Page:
Right at the beginning of Episode 13, we see that Border is watching Yuma in order to get an idea of his daily routine. There’s some comedy inserted here when the person who’s watching Yuma is focusing more on details that have no real relevance on their mission than on what he’s supposed to be keeping track of. While I understand that this was here to establish the surveillance being done on Yuma, the way it was done felt more like “time kill” than truly adding anything of substance to the story.

The audience is then introduced to Kei Tachikawa, one of the top members in Border’s teams. Kido gives him and his team a mission to secure Yuma’s Black Trigger. As we see Tachikawa interacting with others during the meeting, it becomes clear that he thinks rather highly of himself, so I found myself not liking him right off the bat.

Even though the title of the episode focuses on Border’s top teams, the main focus of the episode ends up being on the training that Yuma, Chika, and Osamu are receiving at the Tamakoma Branch. Yuma and Chika are showing a lot of promise, but Osamu is still struggling. His mentor decides to try a trick he saw in an old movie where the character learned some of the moves he needed by doing cleaning chores. When I saw that, I had to nearly laugh since it was an obvious reference to the Karate Kid. Unfortunately, it’s discovered rather quickly that this didn’t help Osamu at all. They also try playing a game of karuta to help Osamu improve his reflexes, but this fails miserably as well. This section provides some much needed light-hearted moments before the important scene that takes place at the end of the episode.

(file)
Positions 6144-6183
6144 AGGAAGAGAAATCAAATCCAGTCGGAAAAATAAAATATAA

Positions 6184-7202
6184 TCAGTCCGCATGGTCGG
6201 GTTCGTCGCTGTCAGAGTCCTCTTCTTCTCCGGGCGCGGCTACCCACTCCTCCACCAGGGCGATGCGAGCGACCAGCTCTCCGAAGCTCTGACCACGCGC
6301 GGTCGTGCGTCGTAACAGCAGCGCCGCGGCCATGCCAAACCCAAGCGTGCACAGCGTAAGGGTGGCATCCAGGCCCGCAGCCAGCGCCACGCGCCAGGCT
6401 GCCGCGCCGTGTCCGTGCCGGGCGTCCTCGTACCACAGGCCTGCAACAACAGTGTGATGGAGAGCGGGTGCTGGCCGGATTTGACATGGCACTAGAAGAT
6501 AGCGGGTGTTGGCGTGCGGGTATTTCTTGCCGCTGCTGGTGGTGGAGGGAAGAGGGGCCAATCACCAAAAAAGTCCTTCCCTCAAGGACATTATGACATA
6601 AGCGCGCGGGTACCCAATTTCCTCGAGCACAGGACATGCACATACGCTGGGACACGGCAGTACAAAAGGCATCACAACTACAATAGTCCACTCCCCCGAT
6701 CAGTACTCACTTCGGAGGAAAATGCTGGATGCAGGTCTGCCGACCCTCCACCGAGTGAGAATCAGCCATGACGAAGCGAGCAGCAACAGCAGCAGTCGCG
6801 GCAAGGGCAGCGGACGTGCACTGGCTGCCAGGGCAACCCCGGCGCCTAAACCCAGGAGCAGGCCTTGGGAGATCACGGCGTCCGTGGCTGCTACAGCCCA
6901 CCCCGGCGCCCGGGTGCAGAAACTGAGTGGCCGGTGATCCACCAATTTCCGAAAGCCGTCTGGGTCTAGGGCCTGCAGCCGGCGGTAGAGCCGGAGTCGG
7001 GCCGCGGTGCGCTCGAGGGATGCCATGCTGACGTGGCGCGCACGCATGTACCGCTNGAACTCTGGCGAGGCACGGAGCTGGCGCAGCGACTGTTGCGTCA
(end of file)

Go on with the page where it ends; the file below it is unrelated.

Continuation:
Since we know Jin has an ability to see the future, it’s not surprising that he appears in front of Tachikawa and the group he’s leading to secure Yuma. Jin tries combining his persuasive power with logic, but the audience sees that Tachikawa has a similar ability so Jin’s attempts don’t work at all on Tachikawa. Everyone is surprised when Arashiyama Squad arrives on orders from Director Shinoda to assist Tamakoma Branch.

Once again, the episode ends just as the important fight is about to start. This tactic has become a little too consistent with World Trigger, so I’ve almost come to expect it. It’s actually more surprising for an episode not to end in this manner at this point.

I have to admit that the story of World Trigger has become more interesting than it had been for most of the early episodes, but it still does have some of the pacing issues that I’ve complained about in the past. But now that the story is more interesting, it does help to diminish some of the effects of the series’ pacing.

While World Trigger still doesn’t rank among my favorite anime series that I’ve been watching as simulcasts, it has started to become more tolerable. If my interest in the series can remain at least where it is now, if not improve somewhat, then I might end up sticking it out for its entire scheduled 50-episode run.

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